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Bird’s fifth solo album displays all of his strengths. Tight drums back plucked violins and wondrous lyrics that swim together magically. His trademark whistle is present in several of these often agonizingly beautiful songs. -Timothy Berger

69. Ingrid Michaelson – Everybody

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Lyrically Ingrid Michaelson has a great turn of phrase and such variety and range musically that she is streets ahead of most artistes in her genre. Everybody is a more mainstream offering than her seminal debut, Girls and Boys, but hey success ain’t a bad thing when it’s truly merited. -Tony Hardy

“Maybe”

68. Julian Plenti – Julian Plenti… is

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Breaking out of the Interpol chains, Paul Banks, revived his long-lost moniker to show the majority of other indie band solo breakouts how to sculpt an album with both consideration for a generally satisfying result and the need for personal expression. This indie rock album of sorts confused just as much as it beguiled but every consecutive listen left a bigger sense of content, meaning Julian Plenti struck a gold vein Interpol might’ve benefited from on their last album. -Jesper Persson

67. Bruce Springsteen & The E Street Band – Working On A Dream

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Bruce Springsteen has always been at his most interesting when he’s overly ambitious, and Working On A Dream saw the Boss’ romanticism reach melodramatic heights unseen since 1975’s Born To Run. While string soaked operas like “Queen Of The Supermarket” verge on the absurd, gritty black campfire tales like “Outlaw Pete” rank among his best work. He stretches his influences here as well, sludging into Tom Waits gravel on tracks like “Good Eye”, and baroque pop layers worthy of Brian Wilson on “This Life”. Working On A Dream may not be flawless like some of his other milestone albums, but it’s his most daring, which is more than can be said for many of The Boss’ peers, who continue to phone it in rather than put themselves out there with the good, the bad, and the ugly. -Dan Caffrey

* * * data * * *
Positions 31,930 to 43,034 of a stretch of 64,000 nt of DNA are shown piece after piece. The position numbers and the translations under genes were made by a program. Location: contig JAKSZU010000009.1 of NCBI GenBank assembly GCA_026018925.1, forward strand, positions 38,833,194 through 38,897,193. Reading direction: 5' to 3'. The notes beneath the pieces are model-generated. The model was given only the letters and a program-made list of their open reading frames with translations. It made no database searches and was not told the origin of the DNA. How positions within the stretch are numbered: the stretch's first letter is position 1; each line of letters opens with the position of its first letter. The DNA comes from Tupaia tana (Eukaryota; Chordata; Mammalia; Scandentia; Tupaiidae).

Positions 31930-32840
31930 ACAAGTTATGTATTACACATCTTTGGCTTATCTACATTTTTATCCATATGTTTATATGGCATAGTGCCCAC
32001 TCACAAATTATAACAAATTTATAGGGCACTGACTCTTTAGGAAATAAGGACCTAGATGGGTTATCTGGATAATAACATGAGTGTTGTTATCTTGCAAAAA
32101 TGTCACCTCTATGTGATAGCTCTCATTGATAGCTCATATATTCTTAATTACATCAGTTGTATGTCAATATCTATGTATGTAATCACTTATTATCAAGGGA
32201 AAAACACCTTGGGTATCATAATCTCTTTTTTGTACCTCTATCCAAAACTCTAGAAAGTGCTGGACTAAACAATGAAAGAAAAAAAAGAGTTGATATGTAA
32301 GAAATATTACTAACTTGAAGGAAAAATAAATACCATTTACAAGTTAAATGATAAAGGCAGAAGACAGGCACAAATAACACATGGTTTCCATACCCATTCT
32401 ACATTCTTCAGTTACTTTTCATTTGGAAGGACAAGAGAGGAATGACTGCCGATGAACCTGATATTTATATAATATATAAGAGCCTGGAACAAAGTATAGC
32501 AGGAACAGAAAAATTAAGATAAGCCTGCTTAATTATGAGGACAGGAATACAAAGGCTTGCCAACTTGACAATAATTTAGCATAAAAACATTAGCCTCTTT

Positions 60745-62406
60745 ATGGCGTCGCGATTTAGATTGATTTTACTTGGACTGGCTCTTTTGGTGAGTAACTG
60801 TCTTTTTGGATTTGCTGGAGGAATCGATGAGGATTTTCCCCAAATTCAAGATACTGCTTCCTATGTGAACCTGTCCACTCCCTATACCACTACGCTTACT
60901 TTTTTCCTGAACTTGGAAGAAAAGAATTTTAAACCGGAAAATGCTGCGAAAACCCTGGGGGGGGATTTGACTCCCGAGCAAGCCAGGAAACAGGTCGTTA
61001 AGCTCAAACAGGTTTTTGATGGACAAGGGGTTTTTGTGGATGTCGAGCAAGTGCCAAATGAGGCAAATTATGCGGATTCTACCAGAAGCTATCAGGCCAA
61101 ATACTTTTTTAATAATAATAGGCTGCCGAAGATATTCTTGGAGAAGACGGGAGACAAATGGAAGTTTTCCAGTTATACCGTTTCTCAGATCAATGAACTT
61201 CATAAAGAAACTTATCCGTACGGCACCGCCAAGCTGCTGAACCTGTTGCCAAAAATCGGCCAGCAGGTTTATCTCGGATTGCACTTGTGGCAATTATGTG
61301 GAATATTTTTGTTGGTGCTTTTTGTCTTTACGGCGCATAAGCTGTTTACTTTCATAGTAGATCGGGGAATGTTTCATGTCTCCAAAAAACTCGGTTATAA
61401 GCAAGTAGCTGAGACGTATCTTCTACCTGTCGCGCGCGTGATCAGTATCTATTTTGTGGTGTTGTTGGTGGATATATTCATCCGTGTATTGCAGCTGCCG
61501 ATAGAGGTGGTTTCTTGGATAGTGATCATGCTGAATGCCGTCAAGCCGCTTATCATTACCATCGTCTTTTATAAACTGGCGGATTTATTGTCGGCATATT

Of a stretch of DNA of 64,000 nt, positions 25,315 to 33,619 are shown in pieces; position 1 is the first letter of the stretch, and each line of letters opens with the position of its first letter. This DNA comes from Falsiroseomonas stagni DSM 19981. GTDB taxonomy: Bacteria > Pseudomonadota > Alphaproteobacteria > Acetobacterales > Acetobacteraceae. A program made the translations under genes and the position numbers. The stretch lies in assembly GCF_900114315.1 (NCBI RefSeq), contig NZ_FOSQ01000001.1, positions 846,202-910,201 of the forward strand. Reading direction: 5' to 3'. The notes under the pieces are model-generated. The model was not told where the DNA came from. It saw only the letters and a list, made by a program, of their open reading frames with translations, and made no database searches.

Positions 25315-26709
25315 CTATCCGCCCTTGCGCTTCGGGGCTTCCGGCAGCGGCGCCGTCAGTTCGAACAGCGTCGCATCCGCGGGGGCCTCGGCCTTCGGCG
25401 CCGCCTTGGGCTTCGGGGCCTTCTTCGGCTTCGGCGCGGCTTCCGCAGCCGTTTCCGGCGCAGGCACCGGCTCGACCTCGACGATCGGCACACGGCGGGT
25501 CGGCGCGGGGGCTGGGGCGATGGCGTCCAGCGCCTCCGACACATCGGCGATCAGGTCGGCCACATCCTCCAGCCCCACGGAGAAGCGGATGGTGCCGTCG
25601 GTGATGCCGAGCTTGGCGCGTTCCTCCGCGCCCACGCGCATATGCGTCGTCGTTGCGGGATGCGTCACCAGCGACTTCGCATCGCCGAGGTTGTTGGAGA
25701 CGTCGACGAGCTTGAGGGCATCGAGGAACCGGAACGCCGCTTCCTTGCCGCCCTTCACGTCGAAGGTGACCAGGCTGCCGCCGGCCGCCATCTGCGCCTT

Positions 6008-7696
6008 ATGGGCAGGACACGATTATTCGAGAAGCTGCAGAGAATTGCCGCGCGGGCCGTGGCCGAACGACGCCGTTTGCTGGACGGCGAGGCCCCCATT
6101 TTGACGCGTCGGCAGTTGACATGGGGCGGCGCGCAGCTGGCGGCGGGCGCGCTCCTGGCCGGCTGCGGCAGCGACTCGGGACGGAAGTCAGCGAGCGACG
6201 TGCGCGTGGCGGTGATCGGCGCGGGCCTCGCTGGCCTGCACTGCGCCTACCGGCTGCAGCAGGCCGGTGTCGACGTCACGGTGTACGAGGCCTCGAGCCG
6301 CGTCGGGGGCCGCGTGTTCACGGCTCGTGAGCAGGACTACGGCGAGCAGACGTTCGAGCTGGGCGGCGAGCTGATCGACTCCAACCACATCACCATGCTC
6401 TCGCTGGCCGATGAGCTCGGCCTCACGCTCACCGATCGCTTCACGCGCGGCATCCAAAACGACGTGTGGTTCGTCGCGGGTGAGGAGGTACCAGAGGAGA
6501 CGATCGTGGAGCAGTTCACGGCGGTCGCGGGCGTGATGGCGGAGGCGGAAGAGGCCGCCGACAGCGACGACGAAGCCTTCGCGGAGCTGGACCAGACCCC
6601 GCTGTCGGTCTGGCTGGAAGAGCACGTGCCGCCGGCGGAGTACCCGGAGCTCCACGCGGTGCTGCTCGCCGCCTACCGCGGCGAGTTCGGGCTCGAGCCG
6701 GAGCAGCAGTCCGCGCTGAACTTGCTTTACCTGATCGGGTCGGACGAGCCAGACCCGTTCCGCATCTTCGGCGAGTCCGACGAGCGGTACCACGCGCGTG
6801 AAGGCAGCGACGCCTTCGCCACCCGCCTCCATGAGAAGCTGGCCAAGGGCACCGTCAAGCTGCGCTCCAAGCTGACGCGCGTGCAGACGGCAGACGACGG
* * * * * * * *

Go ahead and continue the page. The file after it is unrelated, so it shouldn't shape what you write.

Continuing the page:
66. Telefon Tel Aviv – Immolate Yourself

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In the next few years, this album will slowly grow into somewhat of a legend. Not necessarily because band co-founder Charles Cooper was mysteriously found dead in a park in Chicago one week after the release of an album called Immolate Yourself, but hopefully because it will be remembered as Telefon Tel Aviv’s finest album to date and the last album by the band as we once knew it. Now, purely objectively, his last contribution to music in this world should be acknowledged and praised. -Jesper Persson

65. Jack Pe̱ate РEverything Is New